Buchenwald and Oradur-Sur-GlanPosted: January 21, 2012
Easter Sunday 1955, I turned off the Augsburg-Munich Autobahn to go to Dachau. I was en route to Rome for my first furlough from the First Infantry Division in Wurzburg and felt compelled to stop at one of the most notorious World War II sites I had heard about during the war. In 1955 there was not much traffic and few signs of help to tourists. In Dachau I did not see a single sign post for the infamous Dachau Concentration Camp. I found the place almost by accident.
At the edge of a lovely flower garden, there was a single stone marker explaining that it was the site of the Dachau Camp and that the gardens were a memorial to the victims. A memorial chapel, recently completed, had been dedicated to the thousands of Jews, gypsies, homosexuals, and others who had died or been put to death there in the 1930s and early 1940s.
There didn’t seem much more to look at that day – an area beyond the park seemed closed to visitors, so I continued on my way to Munich and Italy.
As a high school student during the war, I had heard on the radio, read in the newspapers, and saw in Movietone news reels reports of German atrocities against Jews and political prisoners. I had seen news clips (in movie theaters; we had no television in those days) of refugees relocating from and around eastern Europe, and, as the war ended, I saw news reports about the Allied soldiers liberating concentration camps, and I became familiar with names such as Dachau, Buchenwald, Bergen-Belsen, Auschwitz-Birkenau, Treblinka, and others. And as I faced induction into the military, there was a part of me that wanted revenge against those who had perpetrated these horrific acts. I felt I had to see these places with my own eyes.
Two months after my leave in Rome, the Army sent me to Fort Riley, Kansas, and I didn’t get back to Germany until 1958 when my wife and I took teaching jobs with the Defense Department Dependents Schools. One of our first weekend trips was to the Armed Forces Recreation Area in Bavaria which took us once again through Munich with a detour of some 15 miles to Dachau where we could see an enlarged memorial park, religious memorials under construction, and a general renovation of former facilities. Over the next ten years or so, our visits showed the development of the camp to show visitors just what went on there. We could see the main buildings, the Roll Call Square, the crematorium, and a couple of barracks.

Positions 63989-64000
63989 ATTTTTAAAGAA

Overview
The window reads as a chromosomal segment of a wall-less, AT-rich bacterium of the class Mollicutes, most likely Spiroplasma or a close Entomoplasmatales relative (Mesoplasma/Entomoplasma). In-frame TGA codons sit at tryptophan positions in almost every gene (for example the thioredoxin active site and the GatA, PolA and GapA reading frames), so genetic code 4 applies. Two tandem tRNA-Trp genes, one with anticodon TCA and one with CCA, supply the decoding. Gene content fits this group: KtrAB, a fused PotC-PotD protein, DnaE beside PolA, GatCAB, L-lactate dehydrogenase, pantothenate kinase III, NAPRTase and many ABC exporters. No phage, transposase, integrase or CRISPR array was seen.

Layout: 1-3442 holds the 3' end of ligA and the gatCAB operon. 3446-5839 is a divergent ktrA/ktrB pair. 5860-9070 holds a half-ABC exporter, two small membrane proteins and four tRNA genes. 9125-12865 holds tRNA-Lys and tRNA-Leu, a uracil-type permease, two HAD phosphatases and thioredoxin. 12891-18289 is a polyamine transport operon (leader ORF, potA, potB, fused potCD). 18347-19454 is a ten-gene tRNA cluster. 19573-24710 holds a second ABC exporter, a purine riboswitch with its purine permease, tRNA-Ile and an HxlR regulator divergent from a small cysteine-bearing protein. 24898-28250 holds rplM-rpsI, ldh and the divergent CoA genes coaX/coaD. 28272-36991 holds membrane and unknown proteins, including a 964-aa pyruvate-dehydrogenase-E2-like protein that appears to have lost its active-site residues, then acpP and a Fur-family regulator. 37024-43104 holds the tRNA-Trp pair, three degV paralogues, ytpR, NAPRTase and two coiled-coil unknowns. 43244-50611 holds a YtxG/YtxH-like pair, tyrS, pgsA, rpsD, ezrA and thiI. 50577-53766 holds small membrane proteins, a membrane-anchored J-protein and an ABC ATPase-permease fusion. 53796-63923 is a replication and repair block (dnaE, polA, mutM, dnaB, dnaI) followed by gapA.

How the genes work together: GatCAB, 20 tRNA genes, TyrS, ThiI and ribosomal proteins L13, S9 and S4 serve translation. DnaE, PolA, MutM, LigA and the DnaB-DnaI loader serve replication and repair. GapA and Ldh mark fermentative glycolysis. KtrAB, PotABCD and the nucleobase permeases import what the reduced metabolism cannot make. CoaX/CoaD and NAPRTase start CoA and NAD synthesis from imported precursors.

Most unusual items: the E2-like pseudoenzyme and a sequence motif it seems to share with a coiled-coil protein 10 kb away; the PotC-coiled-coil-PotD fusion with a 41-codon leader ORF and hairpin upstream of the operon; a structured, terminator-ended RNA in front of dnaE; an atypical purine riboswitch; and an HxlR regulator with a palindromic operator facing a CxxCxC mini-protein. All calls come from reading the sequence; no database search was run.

Dachau had never been an extermination camp as several other camps had been, but it did serve as a kind of model for how other camps would be organized. While there were executions there and deaths from disease, abuse, starvation, and forced labor, prisoners designated for extermination were sent eastward to Auschwitz.
It would be the spring of 1993 before I could see Auschwitz-Birkenau, the most notorious of the extermination camps. Today, peaceful as it seems, Auschwitz is still known as the “most streamlined killing center in history.” The place has been remarkably preserved, to include a visitors’ center where videos are shown about life – and death – in the camp. It is astonishing to learn that so many records were kept about the fate of the inmates.
We could see the torture house, the gas chambers, the place of execution, and the labs where medical experiments were conducted. Guides would point out where victims got off the trains to form two lines: one line was for people who looked frail and vulnerable, selected arbitrarily by guards; the other for those who looked physically able to do labor for a while. The first line was marched off with a promise of a shower and clean clothes. The shower room was actually a gas chamber which quickly but not instantaneously put them to death, as many as 6,000 in a single day.